The political climate worsened in March, casting a shadow over the country’s fledgling economic recovery. On 8 March, a fire at a shelter for abused underage girls killed over 40 girls. The circumstances of the disaster drew widespread international condemnation and the social welfare minister was forced to step down. He was then arrested, along with other senior officials, and charged with negligent homicide. A motion was introduced in Congress to strip President Jimmy Morales of his presidential immunity so that he too can face charges. The motion has little chance of success, however. It is the latest episode in what has been a difficult start to the year for President Morales: his son and his brother were arrested on corruption charges in January and protests erupted in early March when the Odebrecht scandal reached Guatemala, with some demanding Morales’ resignation. In the midst of a rapidly deteriorating political situation, the government plans to issue USD 500 to 700 million in long-term paper on international bond markets in April. Adding to the country’s woes, the economy slowed down last year despite a small uptick in Q4, which is expected to carry over into Q1 2017.
The political climate at home and across the Gulf of Mexico risks undermining the country’s growth prospects this year. FocusEconomics Consensus Forecast panelists forecast that GDP will grow 3.6% in 2017, which is down 0.1 percentage points from last month's estimate. In 2018, the panel also expects GDP growth of 3.6%.
PANAMA | Economy starts 2017 on a stronger note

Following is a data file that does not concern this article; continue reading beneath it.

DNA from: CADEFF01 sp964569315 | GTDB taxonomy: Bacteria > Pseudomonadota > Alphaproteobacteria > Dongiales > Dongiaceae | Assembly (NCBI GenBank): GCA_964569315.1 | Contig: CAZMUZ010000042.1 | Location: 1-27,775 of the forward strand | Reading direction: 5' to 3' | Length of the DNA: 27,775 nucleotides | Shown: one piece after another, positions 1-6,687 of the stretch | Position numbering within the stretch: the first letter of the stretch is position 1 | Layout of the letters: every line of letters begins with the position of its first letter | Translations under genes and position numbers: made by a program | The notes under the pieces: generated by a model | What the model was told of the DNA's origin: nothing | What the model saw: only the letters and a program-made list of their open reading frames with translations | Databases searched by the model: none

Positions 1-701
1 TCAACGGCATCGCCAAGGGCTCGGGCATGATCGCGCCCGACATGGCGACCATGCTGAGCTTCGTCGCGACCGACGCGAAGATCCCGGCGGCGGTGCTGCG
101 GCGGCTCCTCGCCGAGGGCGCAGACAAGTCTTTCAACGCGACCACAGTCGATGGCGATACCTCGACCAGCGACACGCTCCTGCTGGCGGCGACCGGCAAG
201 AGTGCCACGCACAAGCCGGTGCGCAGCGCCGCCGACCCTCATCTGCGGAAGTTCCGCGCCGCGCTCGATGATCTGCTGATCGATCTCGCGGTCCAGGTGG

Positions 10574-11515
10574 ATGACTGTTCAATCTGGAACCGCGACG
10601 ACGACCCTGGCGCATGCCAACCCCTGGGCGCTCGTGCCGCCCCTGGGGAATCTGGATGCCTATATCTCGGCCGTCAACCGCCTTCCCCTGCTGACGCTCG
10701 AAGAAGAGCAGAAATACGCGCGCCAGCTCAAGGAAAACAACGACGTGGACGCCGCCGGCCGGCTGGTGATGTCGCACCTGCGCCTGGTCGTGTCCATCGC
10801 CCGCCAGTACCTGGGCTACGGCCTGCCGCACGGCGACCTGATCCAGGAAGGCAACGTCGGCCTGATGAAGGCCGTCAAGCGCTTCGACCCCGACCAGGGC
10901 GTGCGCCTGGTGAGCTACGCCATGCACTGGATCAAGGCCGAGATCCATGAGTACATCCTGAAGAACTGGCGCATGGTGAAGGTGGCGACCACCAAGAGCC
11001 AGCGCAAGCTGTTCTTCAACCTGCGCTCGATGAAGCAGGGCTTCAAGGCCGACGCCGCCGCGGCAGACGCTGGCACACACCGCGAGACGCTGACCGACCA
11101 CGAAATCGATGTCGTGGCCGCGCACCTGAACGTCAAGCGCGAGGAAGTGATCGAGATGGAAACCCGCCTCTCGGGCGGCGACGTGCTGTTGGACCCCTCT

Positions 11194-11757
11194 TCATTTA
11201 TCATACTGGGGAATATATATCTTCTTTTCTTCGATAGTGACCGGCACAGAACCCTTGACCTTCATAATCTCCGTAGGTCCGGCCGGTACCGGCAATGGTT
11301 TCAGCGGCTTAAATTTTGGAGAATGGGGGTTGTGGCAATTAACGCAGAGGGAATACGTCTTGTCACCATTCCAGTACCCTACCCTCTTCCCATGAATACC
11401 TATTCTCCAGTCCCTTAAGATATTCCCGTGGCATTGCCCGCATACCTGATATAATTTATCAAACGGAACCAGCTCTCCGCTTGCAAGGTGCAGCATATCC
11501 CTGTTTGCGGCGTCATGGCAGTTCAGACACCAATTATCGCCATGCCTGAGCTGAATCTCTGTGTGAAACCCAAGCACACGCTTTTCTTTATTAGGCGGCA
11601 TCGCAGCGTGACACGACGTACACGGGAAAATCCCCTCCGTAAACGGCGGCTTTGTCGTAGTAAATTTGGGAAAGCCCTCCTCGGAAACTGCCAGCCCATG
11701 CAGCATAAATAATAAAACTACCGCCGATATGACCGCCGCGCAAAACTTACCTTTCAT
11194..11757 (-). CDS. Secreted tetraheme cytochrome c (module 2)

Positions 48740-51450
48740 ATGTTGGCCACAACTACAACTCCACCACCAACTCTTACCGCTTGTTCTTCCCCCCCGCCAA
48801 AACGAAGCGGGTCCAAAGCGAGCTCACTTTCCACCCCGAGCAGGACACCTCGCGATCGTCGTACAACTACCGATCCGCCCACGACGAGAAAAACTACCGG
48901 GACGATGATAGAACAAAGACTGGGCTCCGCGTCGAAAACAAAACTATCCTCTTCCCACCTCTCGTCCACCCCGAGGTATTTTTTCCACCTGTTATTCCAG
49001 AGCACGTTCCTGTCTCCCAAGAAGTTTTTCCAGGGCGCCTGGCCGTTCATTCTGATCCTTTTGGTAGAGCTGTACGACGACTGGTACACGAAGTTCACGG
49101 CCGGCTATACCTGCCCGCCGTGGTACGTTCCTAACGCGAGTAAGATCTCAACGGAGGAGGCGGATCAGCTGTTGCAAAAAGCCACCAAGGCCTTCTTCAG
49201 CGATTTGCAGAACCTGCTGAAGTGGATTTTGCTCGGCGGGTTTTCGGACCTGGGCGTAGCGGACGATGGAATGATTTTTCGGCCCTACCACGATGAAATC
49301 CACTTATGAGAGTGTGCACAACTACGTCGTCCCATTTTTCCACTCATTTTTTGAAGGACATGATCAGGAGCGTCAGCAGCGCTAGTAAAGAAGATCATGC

2016 was a challenging year as the country was beset by international scandals and sluggish economic activity. The small and open economy decelerated for the fifth consecutive year as it was dragged down by the region’s economic woes and flagging maritime trade. Although GDP expanded at the slowest rate since 2009 last year, Panama was among the fastest-growing economies in the region and the country’s economic fundamentals are solid and stable. The most recent economic data from January is encouraging, with economic activity expanding at the fastest pace in six months and cargo movements in Panamanian ports expanding by more than 12%. However, job contracts declined at an over double-digit rate in the first months of the year and car sales decelerated in January and February, pointing to challenges in the economy.
The country should remain one of the fastest growing economies in the region on the back of ongoing infrastructure projects and high Panama Canal dividends. Nevertheless, growing protectionist rhetoric and a slower-than-expected global economic recovery could dampen trade. Analysts expect the economy to expand 5.4% in 2017, which is unchanged from last month’s forecast. For 2018, GDP is expected to grow 5.6%.
INFLATION | Higher commodity prices drive up inflation in February
Inflationary pressures continued to mount at the outset of the year, propelled mainly by higher energy prices. Comprehensive data for February shows that inflation jumped from 3.0% in January to 3.6%, which represented the highest print in over two years. The reading reflected higher inflation across the region, particularly in Belize, the Dominican Republic, Jamaica and Puerto Rico. Conversely, inflation receded in Haiti and Nicaragua.
Our Consensus Forecast panelists left their inflation estimates for 2017 unchanged at 3.2%, which is up 0.1 percentage points from last month’s estimate. For 2018, inflation is expected to increase to 3.4%.
Written by: Ricard Torné, Head of Economic Research